And while Turo car rentals can provide an excellent rental car alternative, it’s not necessarily better. It's also not always cheaper. Here are some of the times you might consider booking with Turo, and what to look sorts of fees and potential pitfalls to look out for if you do:

Turo rental car prices: are they a good or bad deal?

Turo prices are highly variable. Sometimes they can be cheaper than traditional rental cars because car owners set the prices.

A car owner who now works from home and has minimal need for a car during the week might be inclined to make it available on Turo at a low price to make some extra cash or even to get some value out of a car that's otherwise sitting idle.

Many owners offer discounts for longer trips, and some offer discounts to guests who book at least a week in advance.

Beware of extra Turo fees

The total cost to rent on Turo might balloon once extra fees kick in.

A 10-hour rental advertised at $30 per day can easily become twice that. In this example, there’s a mandatory $15 trip fee. Then, Turo adds standard protection for $12 by default (though you can decline damage protection). You might include extras such as a pet fee, child safety seat, unlimited mileage or prepaid refuel.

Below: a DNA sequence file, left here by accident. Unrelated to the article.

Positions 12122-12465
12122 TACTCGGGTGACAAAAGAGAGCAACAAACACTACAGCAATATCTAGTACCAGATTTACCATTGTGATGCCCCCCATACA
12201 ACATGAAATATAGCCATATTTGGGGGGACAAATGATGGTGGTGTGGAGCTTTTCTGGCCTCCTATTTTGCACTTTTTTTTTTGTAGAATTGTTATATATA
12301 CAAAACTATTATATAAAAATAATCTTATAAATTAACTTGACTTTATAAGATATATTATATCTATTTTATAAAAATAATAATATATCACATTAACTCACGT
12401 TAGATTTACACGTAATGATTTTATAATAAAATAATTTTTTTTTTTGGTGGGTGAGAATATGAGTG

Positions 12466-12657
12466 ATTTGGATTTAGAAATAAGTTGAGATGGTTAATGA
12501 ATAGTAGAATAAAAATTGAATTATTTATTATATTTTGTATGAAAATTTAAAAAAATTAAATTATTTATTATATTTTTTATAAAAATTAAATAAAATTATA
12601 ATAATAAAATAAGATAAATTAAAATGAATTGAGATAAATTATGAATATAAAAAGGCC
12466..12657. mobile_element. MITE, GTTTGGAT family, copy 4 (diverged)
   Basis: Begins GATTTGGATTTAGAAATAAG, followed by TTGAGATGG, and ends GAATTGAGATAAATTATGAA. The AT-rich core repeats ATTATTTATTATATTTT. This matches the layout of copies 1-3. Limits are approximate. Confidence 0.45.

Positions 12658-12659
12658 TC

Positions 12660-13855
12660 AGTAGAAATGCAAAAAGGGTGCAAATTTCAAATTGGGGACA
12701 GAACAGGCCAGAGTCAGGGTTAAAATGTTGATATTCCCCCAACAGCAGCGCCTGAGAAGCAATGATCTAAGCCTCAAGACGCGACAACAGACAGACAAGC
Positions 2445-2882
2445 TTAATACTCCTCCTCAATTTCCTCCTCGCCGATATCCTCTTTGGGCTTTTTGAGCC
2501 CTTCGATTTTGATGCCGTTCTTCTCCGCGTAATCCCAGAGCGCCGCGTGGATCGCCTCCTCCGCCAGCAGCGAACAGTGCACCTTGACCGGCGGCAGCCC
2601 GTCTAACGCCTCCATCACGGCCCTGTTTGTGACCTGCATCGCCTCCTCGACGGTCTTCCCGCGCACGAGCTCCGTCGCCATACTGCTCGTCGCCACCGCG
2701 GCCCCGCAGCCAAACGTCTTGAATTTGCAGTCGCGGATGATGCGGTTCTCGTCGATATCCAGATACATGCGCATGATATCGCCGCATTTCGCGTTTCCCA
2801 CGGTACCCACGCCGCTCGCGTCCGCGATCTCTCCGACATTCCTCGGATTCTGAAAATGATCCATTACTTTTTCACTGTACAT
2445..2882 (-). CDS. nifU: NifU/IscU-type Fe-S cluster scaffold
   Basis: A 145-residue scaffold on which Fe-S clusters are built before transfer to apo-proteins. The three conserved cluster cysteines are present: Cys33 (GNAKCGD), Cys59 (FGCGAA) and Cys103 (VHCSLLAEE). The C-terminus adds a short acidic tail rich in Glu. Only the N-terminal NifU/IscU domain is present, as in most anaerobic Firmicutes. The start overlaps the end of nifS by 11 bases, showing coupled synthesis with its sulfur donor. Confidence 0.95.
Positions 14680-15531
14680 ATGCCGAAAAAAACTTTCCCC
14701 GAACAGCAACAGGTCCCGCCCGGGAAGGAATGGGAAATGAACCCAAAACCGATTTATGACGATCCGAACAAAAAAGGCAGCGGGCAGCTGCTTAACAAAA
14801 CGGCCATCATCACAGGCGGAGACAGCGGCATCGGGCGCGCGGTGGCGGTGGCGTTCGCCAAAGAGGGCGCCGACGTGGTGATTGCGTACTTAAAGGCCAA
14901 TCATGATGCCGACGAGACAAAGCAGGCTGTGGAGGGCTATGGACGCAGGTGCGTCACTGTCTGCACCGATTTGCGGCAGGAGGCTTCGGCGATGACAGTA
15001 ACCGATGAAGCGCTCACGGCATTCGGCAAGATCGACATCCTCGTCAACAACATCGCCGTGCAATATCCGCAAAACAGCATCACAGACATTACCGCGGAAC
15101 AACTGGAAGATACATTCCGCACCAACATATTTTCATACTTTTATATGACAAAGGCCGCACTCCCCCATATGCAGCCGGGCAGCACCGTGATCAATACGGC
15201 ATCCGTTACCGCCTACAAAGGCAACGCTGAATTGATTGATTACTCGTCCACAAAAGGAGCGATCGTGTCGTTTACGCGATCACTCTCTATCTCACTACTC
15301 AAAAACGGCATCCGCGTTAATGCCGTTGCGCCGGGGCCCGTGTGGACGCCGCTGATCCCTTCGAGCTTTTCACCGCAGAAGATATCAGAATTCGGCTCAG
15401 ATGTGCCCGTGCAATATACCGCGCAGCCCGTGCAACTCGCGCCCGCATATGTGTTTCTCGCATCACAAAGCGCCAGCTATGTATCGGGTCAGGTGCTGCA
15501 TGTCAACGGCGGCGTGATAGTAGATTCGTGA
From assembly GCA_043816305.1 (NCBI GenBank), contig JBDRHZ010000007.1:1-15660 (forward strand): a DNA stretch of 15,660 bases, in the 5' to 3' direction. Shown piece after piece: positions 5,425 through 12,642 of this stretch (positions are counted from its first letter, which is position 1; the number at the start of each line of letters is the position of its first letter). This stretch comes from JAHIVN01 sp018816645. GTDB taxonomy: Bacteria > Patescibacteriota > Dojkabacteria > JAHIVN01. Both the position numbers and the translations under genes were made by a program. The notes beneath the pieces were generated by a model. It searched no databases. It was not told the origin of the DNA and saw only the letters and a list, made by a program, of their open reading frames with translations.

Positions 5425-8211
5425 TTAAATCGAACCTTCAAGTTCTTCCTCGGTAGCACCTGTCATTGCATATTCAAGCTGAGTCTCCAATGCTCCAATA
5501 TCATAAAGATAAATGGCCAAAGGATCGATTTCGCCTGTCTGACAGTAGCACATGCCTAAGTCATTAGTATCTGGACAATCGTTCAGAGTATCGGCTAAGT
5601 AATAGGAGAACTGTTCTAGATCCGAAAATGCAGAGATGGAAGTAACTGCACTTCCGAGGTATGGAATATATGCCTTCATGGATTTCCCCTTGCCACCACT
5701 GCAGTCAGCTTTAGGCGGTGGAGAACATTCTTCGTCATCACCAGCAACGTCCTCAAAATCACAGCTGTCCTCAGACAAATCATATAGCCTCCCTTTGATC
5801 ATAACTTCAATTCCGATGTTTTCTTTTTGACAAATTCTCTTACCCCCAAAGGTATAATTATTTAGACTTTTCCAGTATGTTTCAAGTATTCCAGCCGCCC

Here are some examples of Turo fees you may be on the hook for before checking out:

  • Turo trip fee. Turo adds a trip fee at checkout that goes to Turo (not the owner). Fees vary, but in the U.S., trip fees range from 2.5% to 100% of the overall price. 

  • Turo young driver fee. Folks under 24 owe a young driver fee (a minimum of $50 per day if under 21 or $30 per day if under 25 in the U.S.).

  • Miscellaneous extras. You may also owe other fees including airport fees, pickup or return fees, and optional extras like unlimited mileage (many rentals have a mileage cap).

And the fees might not end there, adding to why Turo could be wrong for folks anxious about potentially unknown costs.